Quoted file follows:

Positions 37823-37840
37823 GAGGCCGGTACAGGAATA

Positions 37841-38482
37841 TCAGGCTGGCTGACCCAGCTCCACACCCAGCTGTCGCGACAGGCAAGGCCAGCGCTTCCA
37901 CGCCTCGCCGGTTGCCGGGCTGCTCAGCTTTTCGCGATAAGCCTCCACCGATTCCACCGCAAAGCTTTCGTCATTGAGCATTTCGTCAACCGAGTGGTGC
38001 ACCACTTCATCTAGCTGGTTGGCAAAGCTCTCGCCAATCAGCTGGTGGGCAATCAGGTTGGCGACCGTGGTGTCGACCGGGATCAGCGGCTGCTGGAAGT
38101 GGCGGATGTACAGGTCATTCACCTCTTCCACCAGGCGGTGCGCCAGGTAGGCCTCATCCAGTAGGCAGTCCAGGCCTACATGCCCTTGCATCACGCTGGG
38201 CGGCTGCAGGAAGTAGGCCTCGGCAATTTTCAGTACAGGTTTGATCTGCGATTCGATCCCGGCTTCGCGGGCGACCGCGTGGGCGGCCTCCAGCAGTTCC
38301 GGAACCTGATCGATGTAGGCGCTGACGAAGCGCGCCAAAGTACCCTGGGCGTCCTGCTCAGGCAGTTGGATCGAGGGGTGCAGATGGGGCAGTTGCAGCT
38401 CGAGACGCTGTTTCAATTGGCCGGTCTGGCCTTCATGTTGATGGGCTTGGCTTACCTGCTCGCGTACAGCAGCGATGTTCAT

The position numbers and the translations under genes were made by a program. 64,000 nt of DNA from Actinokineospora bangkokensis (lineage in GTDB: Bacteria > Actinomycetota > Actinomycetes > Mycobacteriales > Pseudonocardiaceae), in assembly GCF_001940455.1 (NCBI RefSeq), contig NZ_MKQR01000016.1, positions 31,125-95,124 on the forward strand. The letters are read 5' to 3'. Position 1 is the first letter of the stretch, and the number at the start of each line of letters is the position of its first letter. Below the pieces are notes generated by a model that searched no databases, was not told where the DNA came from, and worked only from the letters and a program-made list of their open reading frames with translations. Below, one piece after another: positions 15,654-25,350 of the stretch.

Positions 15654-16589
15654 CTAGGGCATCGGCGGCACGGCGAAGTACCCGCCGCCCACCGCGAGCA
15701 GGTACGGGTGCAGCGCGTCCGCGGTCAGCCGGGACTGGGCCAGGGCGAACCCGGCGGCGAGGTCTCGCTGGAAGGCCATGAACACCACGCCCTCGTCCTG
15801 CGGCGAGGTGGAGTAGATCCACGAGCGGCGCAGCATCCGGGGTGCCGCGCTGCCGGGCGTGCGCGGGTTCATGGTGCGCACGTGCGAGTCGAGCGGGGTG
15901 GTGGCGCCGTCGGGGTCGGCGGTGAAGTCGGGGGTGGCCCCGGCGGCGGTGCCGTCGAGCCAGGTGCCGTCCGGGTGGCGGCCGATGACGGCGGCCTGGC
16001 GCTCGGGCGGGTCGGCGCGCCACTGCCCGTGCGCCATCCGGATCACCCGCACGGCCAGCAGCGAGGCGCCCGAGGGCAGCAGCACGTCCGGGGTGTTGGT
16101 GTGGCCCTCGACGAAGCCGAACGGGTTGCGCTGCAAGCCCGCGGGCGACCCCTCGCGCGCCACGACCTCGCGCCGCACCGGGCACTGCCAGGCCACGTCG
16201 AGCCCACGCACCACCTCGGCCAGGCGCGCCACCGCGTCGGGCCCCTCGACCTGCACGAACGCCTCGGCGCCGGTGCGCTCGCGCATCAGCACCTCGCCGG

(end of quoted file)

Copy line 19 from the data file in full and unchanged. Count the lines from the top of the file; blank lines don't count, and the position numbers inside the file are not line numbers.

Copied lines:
16201 AGCCCACGCACCACCTCGGCCAGGCGCGCCACCGCGTCGGGCCCCTCGACCTGCACGAACGCCTCGGCGCCGGTGCGCTCGCGCATCAGCACCTCGCCGG